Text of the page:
Letter: Should party affiliation be allowed in elections?
Should local elections—and, for that matter, any election—allow party affiliation by the candidate’s name? Does the party affiliation insure someone will vote for the right person, or does it make it easier for the uninformed?
I would prefer to pick the right person for the job, rather than one who can raise the most funds. Campaign costs soar due to organized parties’ fundraising machines making it near impossible for those who refuse labels to run. Speech is free, being heard is not in politics.
Many civic organizations cater to the established parties by not even allowing non-affiliated candidates an opportunity to be heard. Why? I am not saying the D’s or the R’s do not field good candidates. They often do, but I would like to know is what the person thinks, not survey-generated talking points. We know as individuals that everyone has flaws, things we agree and disagree with, and we tend to trust a person we know will do what they believe is the right thing for all. This learning process takes candid communication, not talking points.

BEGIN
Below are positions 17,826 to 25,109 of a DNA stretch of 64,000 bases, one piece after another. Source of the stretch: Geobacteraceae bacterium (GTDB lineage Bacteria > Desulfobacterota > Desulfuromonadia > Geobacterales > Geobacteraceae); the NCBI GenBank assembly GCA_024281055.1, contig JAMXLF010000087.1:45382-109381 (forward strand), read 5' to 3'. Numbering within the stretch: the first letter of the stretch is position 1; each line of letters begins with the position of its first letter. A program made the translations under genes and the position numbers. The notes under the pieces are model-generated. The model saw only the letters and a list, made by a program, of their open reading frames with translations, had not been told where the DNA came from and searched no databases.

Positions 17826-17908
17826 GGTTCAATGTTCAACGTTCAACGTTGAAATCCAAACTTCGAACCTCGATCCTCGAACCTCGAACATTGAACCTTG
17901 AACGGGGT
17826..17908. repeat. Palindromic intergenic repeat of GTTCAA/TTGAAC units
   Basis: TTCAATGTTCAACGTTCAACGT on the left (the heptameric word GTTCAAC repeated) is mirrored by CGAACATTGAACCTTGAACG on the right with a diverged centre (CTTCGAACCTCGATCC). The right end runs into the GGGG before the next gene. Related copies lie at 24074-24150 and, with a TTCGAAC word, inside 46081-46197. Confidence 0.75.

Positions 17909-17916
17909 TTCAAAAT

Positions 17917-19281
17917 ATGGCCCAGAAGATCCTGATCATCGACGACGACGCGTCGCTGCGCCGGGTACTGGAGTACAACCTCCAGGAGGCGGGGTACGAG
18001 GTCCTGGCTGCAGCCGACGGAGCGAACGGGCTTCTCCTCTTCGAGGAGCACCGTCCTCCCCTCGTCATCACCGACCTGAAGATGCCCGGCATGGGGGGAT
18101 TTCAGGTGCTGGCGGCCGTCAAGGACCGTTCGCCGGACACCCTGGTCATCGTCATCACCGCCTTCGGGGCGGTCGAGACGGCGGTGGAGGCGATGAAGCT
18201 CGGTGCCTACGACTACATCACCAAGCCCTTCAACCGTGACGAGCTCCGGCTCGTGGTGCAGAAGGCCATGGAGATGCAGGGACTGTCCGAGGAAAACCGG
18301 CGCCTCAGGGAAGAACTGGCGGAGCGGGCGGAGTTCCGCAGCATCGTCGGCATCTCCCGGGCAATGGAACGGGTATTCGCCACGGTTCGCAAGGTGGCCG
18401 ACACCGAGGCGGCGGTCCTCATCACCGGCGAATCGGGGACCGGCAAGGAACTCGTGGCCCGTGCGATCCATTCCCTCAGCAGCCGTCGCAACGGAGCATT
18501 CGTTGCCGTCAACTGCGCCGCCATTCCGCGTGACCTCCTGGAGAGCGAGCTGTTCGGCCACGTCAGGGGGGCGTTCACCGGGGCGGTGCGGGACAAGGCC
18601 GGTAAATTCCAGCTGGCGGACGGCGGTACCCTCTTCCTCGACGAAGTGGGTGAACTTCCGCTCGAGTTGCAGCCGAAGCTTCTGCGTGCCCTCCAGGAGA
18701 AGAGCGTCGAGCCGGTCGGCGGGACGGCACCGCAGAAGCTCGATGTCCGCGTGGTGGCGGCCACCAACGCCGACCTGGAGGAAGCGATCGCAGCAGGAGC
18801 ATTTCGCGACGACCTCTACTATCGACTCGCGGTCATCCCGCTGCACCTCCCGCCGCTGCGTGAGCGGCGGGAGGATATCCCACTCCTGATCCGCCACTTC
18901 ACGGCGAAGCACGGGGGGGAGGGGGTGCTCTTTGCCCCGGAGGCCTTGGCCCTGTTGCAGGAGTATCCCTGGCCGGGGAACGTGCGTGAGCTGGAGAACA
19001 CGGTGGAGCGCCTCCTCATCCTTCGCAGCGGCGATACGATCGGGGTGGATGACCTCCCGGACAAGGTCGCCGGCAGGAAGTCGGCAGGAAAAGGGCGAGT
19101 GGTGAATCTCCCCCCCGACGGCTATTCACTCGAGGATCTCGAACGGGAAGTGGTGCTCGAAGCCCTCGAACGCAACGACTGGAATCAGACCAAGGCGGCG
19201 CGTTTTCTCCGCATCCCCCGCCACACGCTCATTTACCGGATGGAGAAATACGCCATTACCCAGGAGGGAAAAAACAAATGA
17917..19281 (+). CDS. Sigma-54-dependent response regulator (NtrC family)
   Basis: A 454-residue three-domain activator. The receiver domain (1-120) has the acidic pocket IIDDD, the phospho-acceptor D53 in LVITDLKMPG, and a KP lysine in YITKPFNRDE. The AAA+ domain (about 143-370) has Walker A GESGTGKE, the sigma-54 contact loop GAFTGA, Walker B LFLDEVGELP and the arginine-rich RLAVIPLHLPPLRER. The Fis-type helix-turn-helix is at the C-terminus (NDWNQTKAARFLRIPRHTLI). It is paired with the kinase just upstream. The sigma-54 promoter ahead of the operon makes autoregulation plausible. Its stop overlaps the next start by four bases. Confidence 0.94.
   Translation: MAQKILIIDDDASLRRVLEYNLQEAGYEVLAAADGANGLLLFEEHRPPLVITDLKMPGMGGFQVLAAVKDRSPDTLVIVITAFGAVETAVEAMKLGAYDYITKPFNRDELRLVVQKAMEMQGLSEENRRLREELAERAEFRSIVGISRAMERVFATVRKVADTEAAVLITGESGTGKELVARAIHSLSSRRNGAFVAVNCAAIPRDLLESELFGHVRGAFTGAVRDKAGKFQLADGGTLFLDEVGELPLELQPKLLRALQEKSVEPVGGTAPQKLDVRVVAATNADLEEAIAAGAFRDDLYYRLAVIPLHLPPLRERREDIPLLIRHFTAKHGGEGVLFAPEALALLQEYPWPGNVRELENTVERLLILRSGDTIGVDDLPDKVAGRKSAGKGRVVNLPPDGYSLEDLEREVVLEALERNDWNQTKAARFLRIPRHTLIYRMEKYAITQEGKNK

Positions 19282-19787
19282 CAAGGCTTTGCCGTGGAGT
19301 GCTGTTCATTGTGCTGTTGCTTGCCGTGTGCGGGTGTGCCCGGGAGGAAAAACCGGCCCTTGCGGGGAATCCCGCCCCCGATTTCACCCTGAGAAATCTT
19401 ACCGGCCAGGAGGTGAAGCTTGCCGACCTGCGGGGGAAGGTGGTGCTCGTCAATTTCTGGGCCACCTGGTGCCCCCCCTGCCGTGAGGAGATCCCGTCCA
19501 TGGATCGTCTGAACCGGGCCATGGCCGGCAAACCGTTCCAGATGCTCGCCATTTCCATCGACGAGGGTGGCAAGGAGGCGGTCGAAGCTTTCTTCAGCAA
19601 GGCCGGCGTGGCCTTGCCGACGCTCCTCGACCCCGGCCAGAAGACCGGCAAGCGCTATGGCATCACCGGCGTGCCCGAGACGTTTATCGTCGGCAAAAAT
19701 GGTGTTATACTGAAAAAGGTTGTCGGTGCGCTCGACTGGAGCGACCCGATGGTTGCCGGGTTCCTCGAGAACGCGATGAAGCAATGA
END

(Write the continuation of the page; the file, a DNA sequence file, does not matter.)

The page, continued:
As we prepare for 2012, ask yourself and then your candidate: "Why is it a statistic varies based on who uses it?" Mark Twain knew the answer when he said something like there are lies, damn lies and statistics, while we quote our candidate as gospel. Demand facts. Be an educated voter by looking things up for yourself. Ask if Congress should be able to exempt themselves or receive benefits denied to you and me? If they say yes, vote them out; otherwise, hold them to it by demanding they refuse perks.
A wise politician once said if you do your job right, 50 percent of the electorate will be mad at you. Common sense, compromise and the knowledge that a little of both ideologies are needed now—not a D or an R, just US.